The void in the soul of the young artist was filled by the church – “Everything speaks of the goodness of those who have loved the Lord.” Van Gogh wrote and read sermons, translated excerpts from the Bible. The artist decides to enter the theological faculty of the University of Amsterdam. After 15 months of training, he is transferred to a missionary school and later gets the post of preacher in the mining town of Borinazh. The mining town looked creepy – twisted vegetation, thorny bushes, miners black from soot, descended into the mine, endangering their lives. Not working – poverty and hunger awaited them. This was the worst period in Van Gogh’s life. He tried to live ascetically as well, starving, descending into the mines to the miners. A distinctive feature of the work of this period is a dark and gloomy palette, an image of the life of ordinary peasants. The artist was sure that it is impossible to convey the life of ordinary people with the help of bright colors. Tried to demand from the company that owned the mines, a hospital for miners. He participated actively in strikes. The synodal Committee did not like such scandalous activity; a decision was made to relieve Van Gogh from his post. It could be taken as a new blow of fate, but Van Gogh began to draw. Eagerly, one after another, he made sketches from the life of miners.

A character was characteristic of Van Gogh’s character – he always believed in the best, expected a favorable change.

“I try my best to see in everything at first the undeniably good side and only then, with extreme reluctance, I also notice the bad side.”

Becoming an artist

In 1880, Van Gogh entered the Royal Academy of Fine Arts, but he did not study there for long. Later, Van Gogh takes lessons from the artist Anton Mauve, who put his hand to the young Van Gogh. Van Gogh did not always have money even to buy canvases, so he resorted to tricks: using a roller, he applied a layer of soil to a paper sheet, the grain structure of which after drying resembled woven threads, and then pasted the finished composition onto a wooden board. Painting captures Van Gogh again. He works tirelessly.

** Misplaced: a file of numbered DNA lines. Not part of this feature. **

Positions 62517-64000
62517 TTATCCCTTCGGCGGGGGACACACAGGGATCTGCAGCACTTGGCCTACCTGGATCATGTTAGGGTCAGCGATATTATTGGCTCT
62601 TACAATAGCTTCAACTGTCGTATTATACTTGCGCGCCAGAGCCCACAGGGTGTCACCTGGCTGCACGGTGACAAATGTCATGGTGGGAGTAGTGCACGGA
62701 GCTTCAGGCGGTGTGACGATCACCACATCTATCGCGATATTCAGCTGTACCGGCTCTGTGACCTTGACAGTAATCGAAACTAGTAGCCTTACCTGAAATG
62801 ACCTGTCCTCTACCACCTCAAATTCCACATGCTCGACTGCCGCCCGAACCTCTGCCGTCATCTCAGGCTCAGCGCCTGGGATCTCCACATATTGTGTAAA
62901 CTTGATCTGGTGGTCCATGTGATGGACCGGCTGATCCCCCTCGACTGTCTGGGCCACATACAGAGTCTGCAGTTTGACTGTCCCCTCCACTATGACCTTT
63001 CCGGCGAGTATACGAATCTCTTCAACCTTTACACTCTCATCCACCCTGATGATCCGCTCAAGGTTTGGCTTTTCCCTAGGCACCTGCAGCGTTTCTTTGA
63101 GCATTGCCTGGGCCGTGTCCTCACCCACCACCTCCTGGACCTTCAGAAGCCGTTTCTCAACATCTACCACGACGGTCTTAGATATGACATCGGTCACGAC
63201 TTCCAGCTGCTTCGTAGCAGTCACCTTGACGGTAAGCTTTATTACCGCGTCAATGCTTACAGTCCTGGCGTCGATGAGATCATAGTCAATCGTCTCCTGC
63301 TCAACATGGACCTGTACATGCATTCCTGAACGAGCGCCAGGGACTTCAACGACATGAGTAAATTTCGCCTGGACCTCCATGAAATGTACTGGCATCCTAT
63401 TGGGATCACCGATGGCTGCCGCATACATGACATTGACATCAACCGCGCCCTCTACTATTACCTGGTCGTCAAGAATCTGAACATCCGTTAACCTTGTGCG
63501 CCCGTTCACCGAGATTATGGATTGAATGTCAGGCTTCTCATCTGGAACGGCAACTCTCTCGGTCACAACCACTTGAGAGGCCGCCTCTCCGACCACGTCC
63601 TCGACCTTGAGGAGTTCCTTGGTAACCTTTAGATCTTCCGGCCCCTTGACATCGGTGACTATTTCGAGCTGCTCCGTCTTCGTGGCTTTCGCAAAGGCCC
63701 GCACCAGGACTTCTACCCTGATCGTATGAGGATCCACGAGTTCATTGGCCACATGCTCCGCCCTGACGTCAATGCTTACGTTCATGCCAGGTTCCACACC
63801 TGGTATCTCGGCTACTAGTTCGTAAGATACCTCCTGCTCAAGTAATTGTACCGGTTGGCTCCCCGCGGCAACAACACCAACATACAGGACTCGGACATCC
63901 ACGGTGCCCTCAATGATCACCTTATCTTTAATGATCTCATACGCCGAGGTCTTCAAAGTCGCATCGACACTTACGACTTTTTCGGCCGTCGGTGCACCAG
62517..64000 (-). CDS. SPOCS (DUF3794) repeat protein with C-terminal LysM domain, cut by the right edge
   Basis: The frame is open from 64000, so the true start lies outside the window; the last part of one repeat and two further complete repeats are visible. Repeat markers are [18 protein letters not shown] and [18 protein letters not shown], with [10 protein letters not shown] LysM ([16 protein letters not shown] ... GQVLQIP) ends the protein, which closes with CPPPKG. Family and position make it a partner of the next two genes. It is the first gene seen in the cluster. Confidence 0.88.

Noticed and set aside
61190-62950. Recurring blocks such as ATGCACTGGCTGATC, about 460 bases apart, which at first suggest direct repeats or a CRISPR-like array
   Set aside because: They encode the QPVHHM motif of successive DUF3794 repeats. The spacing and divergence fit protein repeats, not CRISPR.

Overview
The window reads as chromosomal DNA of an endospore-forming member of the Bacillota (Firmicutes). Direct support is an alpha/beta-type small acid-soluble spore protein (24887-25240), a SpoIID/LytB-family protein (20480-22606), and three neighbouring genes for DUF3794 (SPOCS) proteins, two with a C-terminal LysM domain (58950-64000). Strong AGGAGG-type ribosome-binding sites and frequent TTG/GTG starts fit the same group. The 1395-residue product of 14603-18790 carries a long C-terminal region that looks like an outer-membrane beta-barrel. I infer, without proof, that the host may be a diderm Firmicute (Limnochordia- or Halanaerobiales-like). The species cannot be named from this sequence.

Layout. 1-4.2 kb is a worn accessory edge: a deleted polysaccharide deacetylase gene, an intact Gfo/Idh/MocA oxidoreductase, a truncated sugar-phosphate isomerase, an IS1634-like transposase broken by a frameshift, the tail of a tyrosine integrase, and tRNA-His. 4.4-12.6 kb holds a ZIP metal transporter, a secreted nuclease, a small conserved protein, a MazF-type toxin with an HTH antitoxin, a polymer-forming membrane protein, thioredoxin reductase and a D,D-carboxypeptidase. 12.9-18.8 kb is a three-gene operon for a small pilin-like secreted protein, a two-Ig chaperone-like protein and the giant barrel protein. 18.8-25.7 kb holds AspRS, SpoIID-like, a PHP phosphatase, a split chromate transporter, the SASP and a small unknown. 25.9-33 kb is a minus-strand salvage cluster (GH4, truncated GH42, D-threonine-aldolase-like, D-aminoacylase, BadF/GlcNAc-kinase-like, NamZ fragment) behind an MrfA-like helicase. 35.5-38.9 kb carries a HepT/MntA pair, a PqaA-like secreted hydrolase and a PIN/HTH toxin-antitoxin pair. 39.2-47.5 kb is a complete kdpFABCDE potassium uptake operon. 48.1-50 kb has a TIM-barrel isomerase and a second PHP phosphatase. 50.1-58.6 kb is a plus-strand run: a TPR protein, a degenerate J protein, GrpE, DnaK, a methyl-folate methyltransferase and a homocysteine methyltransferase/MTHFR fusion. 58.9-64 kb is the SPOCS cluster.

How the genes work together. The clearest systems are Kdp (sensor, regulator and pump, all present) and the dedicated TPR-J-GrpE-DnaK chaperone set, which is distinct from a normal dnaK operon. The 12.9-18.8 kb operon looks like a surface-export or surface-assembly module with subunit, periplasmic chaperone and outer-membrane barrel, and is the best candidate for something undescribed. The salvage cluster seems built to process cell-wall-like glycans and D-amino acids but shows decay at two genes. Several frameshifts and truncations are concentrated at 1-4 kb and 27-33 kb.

“My goal is to learn to draw not a hand, but a gesture, not a mathematically correct head, but general expression. For example, be able to show how a digger raises his head when he takes a breath or talks. In short, show life. ”

The artist gives his heroes of paintings special emotional tension – he sympathizes with them, sharing their fate. Van Gogh believed that the masterpieces of great masters, become such only when their creators are driven by love for people. He sketched a lot with a pencil.

In 1883, Van Gogh turned 30 years old. Increasingly, light blue and yellow shades began to appear in the works of the master. He was not yet familiar with the work of the Impressionists, but he was already intuitively approaching a new direction in painting: he used a wide brush for work, applied a very dense layer of paint.

Watercolor (Italian aquarelle or aqua-tento, French aquarelle, English painting in water colors, German Wasserfarbengemalde, Aquarellmalerei) - means painting with water (i.e., water-soluble) paints. watercolor Watercolor technique has been known for…


In 1879, wall paintings from the Paleolithic era were first discovered in the Altamira cave in northern Spain, in the province of Santander. Scientists have found that on the stone…


Cubist sculpture
Just like in painting, cubist sculpture is rooted in the reduction by Paul Cezanne of drawn objects to compound planes and geometric bodies (cubes, spheres, cylinders and cones). And just…


Cubist sculpture
Just like in painting, cubist sculpture is rooted in the reduction by Paul Cezanne of drawn objects to compound planes and geometric bodies (cubes, spheres, cylinders and cones). And just…